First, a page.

Dr. Wagle: I am extremely humbled and excited to speak at the Seminar. This is one of the first conferences I attended when entering the field, so it is such an honor to be asked as a speaker. This is truly one of the most rewarding continuing education weekends that we have in S&C and I look forward to sharing my thoughts on eccentric training with others.

Who is Dr. John Wagle?

SURPRISE, AZ – FEBRUARY 21: Individual player portraits for the Kansas City Royals at their spring training facility on February 21st, 2019 in Surprise, Arizona (Photo: Team Photographer Jason Hanna)

Dr. John P. Wagle is the Minor League Strength & Conditioning Coordinator for the Kansas City Royals where he oversees all aspects of the physical preparation at the seven state-side and two international affiliates. He previously served as a fellow in the Sport Physiology and Performance program at East Tennessee State University he was the Strength & Conditioning Coach and Sport Scientist for ETSU baseball. Additionally, Wagle assisted Dr. Brad DeWeese in training implementation and athlete monitoring design of Olympic Training Site athletes. Wagle has been an invited speaker on a number of topics, including periodization and programming tactics, athlete monitoring, and accentuated eccentric loading.

Prior to the opportunity to join ETSU, Wagle was the Director of Sports Performance at DePaul University, overseeing all aspects of the department and working specifically with men’s basketball, women’s softball, and men’s tennis.  In a previous role with DePaul, as the Assistant Director of Sports Performance under Mac Calloway, he added track and field and women’s soccer to his teams of service. At the high major collegiate level, Wagle has had the privilege of coaching 3 All-Americans, 11 conference players of the year, and well over 50 all-conference selections across a variety of sports.

Wagle received his M.S. in Exercise Science from Western Illinois University and completed his undergraduate work at Augustana College (IL), majoring in Physics. He also holds two graduate degrees in business administration from Loyola University (MBA) and North Park University (MS, Non-Profit). Wagle earned certification from several well-regarded governing bodies in the field of strength and conditioning, including the CSCCa, NSCA, and USAW.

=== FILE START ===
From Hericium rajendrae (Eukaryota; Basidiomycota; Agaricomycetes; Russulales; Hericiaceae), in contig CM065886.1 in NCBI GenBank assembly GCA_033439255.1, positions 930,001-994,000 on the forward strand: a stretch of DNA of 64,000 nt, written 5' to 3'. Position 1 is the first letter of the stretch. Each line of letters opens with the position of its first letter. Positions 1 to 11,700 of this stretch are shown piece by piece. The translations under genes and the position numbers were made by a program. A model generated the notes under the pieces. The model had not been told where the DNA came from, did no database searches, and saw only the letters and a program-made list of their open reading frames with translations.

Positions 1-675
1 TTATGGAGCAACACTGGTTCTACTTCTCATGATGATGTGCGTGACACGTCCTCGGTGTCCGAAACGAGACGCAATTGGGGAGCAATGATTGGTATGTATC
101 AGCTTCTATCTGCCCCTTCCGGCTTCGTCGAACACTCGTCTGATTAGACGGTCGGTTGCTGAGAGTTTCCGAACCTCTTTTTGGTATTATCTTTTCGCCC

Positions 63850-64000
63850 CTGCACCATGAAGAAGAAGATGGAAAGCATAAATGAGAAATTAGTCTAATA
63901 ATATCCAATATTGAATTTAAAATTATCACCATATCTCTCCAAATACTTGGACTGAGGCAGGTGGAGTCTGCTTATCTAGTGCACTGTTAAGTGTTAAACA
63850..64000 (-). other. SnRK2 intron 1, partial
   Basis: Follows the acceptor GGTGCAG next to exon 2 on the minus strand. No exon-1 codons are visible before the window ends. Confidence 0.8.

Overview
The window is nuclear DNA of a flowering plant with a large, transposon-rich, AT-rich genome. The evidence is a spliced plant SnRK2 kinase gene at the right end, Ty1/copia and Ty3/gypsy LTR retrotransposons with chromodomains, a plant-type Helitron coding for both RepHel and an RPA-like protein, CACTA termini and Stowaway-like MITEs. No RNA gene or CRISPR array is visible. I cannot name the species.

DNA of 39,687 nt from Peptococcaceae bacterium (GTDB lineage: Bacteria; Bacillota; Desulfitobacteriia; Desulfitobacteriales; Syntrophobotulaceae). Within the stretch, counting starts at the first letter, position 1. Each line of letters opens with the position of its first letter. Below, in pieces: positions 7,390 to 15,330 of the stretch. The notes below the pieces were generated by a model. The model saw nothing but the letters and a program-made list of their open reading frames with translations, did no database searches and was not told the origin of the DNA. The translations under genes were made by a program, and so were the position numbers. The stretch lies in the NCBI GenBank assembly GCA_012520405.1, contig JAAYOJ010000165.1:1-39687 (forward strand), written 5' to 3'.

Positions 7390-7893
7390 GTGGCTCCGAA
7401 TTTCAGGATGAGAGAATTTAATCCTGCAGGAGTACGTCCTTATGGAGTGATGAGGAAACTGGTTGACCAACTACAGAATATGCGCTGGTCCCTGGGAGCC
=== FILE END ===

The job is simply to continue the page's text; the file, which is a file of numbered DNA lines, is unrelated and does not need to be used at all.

As a collegiate athlete, Wagle was an All-American baseball player and holds standing school records in several offensive categories. Following his career at Augustana, he continued his playing career for two seasons of minor league baseball. Wagle was also an NCAA Post-Graduate Scholar – the only Division III baseball player selected for this honor during that academic year.

Grab your seat for this summers MUST ATTEND continuing education event here!

INTRODUCING 2020 SEMINAR PRESENTER, CHRIS MCCORMICK

I am elated to introduce our second presenter for The 2020 Edition of The Seminar, Florida Atlantic University’s Director of Strength and Conditioning for Olympic Sports, Chris McCormick. When it comes to students of the iron game, and willingness to explore different schools of thought when it comes to training, there are very few at a higher level then Chris. Tie that in with his willingness to share through multiple platforms and you have an absolute home run of an addition to this July’s docket. Enough from me though, let’s meet Chris McCormick…

JD: If you could, please give our readers a little background information about you, what your niche in the world of athletics is, accomplishments, how you got there, education, any products you have available and/or notable publications.

CM: My passion is to help people take the next step to who they want to become, which currently is served in my role as Director of Strength & Conditioning for Olympic Sports at Florida Atlantic University. My career is unique as I quit pursing my PhD in Neuropsychology/School Psychology to go back into coaching Football back in 2011. This leap of faith lead to my focus on Strength & Conditioning & now I am completely out of Football! I have worked at & been a Director at multiple level (DII, FCS, FBS) in the collegiate setting. I try to share my work on social media, HMMR Media & your tremendous resource with CVASPS!

JD: Discuss with us the mistakes you see made by strength and conditioning coaches in the United States and around the world, and what you feel should be done differently/how to correct these issues.

CM: A couple of issues come to mind that have nothing to do with the “X’s & O’s” of strength & conditioning. Number 1, I feel we have a major identity issue in our field with who we want to be defined as. With the influx of high-performance teams & growing back room staffs, many strength & conditioning coaches now want specific titles (Human Performance, Physical Preparation, etc.) or take on various responsibilities outside the weight room. While these changes can be a good thing, we still have trouble defining to others (specifically sports coaches) what we actually do or the services we can provide which has hurt our growth as a field unlike establish national organization with hard standards say like Athletic Training’s NATA.